During my moments away from my family, I began to gravitate to areas of Philadelphia where cool young people were known to frequent, areas that in my youth were the gritty-crime-ridden backdrops for books by Steve Lopez, but were now full of Low Brow art galleries and bicycle shops. Amongst the vintage banana-seated-Schwinns of yesteryear and Heavy Metal Magazine-graffiti-inspired-canvases of today, I found a coffee shop that was furnished with second-hand couches and sold “vegan brownies” which to my ears, sounded vaguely ethnic, and just a little dangerous. I began writing at my counterculture-coffee-shop whenever I could. I felt cool. I felt like a real French-guy.
I guess some of the natives thought I was a French-guy too. During one visit a young woman approached me as I ate my “vegan brownie” and tried to strike up a conversation. I think she was flirting she said something about the two of us sharing a “wireless connection”. She was hot too. I began talking about my wife and kids.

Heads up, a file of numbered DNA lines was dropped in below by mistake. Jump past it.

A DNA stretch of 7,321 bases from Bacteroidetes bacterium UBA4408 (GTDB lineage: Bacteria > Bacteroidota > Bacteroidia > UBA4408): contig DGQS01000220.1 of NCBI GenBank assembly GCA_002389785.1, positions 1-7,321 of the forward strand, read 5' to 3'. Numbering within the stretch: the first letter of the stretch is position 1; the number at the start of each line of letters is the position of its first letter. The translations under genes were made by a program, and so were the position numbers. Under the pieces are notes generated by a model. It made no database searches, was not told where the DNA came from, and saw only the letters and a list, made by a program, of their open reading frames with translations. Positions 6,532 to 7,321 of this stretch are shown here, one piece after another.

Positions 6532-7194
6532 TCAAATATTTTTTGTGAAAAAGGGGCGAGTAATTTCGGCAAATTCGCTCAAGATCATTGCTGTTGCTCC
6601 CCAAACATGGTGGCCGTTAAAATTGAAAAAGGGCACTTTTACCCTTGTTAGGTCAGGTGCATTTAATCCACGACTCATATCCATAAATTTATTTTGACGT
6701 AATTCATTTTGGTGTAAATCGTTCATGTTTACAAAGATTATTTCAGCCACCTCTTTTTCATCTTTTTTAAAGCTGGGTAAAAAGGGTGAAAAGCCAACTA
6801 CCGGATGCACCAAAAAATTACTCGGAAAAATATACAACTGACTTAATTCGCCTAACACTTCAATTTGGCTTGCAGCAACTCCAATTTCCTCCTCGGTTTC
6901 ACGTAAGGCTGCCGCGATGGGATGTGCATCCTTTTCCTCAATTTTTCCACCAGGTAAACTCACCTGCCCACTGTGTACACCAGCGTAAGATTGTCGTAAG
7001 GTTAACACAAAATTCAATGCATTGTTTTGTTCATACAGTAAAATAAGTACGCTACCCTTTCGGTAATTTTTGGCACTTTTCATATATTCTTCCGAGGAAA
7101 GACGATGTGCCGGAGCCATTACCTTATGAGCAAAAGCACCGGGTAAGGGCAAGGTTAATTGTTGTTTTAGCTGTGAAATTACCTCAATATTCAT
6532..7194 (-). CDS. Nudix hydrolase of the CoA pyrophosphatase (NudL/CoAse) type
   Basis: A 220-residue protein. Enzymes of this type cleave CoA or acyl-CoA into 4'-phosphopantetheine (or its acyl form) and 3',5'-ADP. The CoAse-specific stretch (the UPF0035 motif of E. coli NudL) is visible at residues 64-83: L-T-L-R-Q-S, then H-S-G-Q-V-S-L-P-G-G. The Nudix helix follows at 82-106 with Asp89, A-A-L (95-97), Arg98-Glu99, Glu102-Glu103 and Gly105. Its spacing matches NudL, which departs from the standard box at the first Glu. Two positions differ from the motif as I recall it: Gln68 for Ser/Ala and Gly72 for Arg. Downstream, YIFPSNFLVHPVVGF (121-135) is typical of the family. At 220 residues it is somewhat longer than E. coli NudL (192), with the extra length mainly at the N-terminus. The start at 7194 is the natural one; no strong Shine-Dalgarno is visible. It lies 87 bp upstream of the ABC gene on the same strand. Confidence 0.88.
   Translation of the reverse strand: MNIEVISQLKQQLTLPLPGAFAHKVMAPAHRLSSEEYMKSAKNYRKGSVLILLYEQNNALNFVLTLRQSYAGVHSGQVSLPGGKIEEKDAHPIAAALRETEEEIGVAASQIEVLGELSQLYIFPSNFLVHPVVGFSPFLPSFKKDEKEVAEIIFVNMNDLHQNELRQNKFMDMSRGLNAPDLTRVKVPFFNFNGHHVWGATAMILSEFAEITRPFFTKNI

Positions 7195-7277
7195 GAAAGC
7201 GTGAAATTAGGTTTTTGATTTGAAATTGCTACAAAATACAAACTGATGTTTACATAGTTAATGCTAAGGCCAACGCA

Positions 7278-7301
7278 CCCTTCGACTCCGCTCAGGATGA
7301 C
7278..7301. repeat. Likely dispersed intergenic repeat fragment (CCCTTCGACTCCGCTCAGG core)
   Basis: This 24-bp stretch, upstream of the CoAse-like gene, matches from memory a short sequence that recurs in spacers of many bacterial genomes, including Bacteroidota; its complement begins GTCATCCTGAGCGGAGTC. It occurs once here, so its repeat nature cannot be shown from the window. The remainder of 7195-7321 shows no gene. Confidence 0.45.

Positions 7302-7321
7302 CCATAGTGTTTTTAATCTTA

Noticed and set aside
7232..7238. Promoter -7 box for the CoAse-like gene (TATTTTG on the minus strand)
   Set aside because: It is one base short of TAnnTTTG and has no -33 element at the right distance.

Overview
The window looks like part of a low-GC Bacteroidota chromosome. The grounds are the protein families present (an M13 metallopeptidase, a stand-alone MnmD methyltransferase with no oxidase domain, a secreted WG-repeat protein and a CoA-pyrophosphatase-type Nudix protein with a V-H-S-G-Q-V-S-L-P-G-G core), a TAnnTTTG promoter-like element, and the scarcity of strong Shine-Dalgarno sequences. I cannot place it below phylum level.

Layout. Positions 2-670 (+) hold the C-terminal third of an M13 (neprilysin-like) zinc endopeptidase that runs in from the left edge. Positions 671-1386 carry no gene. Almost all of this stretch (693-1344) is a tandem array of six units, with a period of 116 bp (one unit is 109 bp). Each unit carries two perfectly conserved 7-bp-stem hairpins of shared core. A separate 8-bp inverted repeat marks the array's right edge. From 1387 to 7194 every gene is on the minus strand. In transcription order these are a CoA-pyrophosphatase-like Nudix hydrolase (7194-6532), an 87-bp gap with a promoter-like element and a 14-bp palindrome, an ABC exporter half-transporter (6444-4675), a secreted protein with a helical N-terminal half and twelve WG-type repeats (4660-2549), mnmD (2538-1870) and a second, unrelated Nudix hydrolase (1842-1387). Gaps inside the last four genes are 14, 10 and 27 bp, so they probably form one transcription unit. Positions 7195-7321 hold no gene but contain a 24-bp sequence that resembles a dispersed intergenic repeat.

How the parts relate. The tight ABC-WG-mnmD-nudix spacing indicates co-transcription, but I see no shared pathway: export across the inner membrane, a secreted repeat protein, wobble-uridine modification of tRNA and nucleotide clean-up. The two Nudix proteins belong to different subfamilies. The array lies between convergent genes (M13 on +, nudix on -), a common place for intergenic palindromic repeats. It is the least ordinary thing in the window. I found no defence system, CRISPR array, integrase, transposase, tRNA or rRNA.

Apparently, my game is a little rusty.
That’s fine, while very flattering, I didn’t really feel like I needed anything more than the attention the young woman had already paid me which was further proof that I was really comfortable with where I was in my life.
I did not need a younger woman.
No, all I needed was a tattoo. In fact, I needed two tattoos, one on either wrist, and it had nothing to do with being insecure about anything and had everything to do with getting in touch with my inner-bohemian.
I excitedly explained to my wife that my future tattoos would be the first letter of each of our children’s names—they’d be minimalist, black, and totally awesome. My wife looked at me skeptically and I felt a sudden need to defend the legitimacy of my future tattoos. My tattoos were no mere whim, no Chinese symbol for rain or the acronym for Taking Care of Business encased in a lightning bolt. They would be tasteful, they would be thoughtful; they would mean something to me… to us.